home court advantage

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I am a sports management professor at Marshall University - but on the side I am also a weekly columnist for a magazine called the Herd Insider. It focuses solely on Marshall University Athletics.

Marshall's basketball team this year is 10-1 at home and 3-5 on the road. At home is allows the opponents to socre on 67 points. On the road, the opponents score 88 points (21 point difference). Basically, the difference between the team that plays at home and the one that plays on the road is night and day.

The head coach puts enormous pressure on the guys before road games. He typically says stuff like "It's tough to win on the road. Everyone is against you. The refs aren't going to give you any calls, etc."

In this week's column (due Sunday, Feb. 13) I would love to hear some sports psychologist's explainations as to what might cause a team to struggle so bad on the road and if the coach is part of the problem.

Please give me some quotes and your name. That way I can quote you in the story. Or, if you would rather give me a quote and I not use your name - well we can do that also.

Thanks for your help.

Clark Haptonstall HPER MArshall Univ.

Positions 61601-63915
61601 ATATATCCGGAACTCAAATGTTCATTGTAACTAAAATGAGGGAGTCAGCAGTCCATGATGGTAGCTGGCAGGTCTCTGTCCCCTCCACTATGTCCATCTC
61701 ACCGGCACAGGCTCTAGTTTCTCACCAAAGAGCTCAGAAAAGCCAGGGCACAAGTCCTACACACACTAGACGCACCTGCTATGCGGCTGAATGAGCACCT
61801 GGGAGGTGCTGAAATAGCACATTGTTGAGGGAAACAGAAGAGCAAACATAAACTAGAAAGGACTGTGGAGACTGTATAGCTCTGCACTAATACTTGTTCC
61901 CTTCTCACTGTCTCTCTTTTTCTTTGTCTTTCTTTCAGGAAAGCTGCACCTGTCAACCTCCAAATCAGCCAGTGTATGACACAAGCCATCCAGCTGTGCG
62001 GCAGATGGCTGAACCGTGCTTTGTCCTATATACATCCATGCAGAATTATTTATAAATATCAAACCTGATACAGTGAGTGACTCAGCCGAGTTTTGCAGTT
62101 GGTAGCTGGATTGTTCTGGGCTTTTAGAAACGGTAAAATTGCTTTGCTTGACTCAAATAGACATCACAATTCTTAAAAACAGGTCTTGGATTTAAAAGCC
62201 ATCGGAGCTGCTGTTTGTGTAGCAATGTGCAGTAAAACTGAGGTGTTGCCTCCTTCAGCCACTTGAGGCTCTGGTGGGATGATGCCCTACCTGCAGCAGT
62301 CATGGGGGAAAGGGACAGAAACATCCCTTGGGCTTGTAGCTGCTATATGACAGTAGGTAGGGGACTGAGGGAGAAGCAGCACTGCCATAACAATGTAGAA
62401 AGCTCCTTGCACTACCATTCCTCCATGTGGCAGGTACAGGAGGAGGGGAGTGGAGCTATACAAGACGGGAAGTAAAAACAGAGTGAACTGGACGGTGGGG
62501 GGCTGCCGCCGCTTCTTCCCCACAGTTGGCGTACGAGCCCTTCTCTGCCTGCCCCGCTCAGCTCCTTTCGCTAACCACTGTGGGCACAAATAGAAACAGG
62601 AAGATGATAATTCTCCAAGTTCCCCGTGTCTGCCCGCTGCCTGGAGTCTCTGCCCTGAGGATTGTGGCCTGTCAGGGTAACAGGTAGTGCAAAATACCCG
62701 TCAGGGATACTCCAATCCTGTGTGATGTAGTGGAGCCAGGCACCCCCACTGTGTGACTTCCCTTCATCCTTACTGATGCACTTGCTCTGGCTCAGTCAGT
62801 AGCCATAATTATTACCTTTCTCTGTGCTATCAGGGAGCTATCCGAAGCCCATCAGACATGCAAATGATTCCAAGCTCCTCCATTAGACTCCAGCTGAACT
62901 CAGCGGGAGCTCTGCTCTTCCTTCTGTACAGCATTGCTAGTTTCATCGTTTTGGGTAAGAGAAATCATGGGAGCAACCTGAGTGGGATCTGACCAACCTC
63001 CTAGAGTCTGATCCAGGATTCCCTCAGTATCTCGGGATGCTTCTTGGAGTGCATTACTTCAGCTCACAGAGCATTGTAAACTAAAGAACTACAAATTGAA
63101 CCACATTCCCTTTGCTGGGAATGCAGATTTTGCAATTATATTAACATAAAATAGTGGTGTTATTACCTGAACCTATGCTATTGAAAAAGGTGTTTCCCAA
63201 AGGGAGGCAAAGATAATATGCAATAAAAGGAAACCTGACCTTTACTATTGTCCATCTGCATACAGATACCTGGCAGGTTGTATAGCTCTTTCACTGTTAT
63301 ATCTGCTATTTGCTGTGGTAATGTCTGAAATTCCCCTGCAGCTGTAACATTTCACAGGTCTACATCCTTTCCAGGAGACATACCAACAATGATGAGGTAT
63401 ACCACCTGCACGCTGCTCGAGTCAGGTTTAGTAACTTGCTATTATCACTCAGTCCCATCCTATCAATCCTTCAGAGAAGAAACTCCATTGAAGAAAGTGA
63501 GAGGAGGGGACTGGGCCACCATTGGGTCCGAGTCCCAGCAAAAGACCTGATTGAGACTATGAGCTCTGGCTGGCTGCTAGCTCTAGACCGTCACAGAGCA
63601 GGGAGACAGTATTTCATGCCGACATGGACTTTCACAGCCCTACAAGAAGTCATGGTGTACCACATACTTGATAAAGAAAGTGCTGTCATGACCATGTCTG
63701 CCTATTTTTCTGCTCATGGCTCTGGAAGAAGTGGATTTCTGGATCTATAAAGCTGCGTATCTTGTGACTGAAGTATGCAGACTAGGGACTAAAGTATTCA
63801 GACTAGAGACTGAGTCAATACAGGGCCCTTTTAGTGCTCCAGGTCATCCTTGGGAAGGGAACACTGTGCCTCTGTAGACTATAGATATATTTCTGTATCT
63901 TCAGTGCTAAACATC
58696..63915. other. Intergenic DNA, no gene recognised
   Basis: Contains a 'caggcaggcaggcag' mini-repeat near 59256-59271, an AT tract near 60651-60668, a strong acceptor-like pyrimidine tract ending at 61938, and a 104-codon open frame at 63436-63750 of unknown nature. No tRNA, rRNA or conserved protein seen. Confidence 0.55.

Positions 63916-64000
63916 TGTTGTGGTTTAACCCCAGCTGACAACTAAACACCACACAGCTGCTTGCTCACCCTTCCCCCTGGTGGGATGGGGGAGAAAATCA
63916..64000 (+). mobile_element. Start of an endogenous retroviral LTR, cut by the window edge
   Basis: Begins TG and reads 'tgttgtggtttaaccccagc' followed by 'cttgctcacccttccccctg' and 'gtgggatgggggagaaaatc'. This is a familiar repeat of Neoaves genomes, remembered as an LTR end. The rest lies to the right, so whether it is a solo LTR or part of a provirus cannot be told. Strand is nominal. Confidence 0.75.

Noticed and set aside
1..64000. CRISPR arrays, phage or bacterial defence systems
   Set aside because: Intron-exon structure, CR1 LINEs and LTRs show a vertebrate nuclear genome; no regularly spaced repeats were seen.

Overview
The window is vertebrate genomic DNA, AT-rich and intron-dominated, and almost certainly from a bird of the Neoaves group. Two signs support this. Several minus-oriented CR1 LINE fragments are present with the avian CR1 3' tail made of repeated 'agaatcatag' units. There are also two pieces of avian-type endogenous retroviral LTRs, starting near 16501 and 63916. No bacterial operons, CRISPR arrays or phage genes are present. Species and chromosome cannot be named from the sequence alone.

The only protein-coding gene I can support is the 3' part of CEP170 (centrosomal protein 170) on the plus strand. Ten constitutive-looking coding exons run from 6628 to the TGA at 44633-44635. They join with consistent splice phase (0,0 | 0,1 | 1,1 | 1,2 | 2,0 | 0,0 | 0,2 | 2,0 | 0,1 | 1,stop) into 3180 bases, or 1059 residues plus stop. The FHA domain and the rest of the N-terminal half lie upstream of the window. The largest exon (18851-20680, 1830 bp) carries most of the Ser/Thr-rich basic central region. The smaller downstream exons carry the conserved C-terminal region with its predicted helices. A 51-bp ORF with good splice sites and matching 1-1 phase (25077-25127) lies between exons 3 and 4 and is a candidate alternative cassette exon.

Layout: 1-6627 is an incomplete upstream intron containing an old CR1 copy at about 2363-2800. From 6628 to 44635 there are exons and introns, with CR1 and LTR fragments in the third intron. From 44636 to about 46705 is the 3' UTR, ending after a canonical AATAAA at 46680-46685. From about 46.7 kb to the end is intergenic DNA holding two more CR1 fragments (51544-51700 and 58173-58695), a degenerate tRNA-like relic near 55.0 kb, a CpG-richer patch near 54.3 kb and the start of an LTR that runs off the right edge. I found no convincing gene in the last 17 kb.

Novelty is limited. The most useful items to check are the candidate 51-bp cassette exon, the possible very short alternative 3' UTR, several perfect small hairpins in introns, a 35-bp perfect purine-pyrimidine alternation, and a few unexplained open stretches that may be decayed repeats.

-- Clark Haptonstall (clark.haptonstall@marshall.edu), February 10, 2000


It seems as though the coach is setting the team up with a loss before the game even starts. He has given them every excuse in the book for loosing, and they will revert to these excuses if things don't go well. You gave little other information, but based on what you provided, I would encourage the the coach to remind the team prior to the game how good it feels to win the way they do at home, they are the same players with the same talent that play at home. Point out all the things that are similar, not different. Encourage them to "take this as a challenge and an opportunity, because the other team is expecting us to roll over and die--let's attack while they are sleeping"

-- lynda camenzind (lyndac@citcom.net), February 25, 2000.

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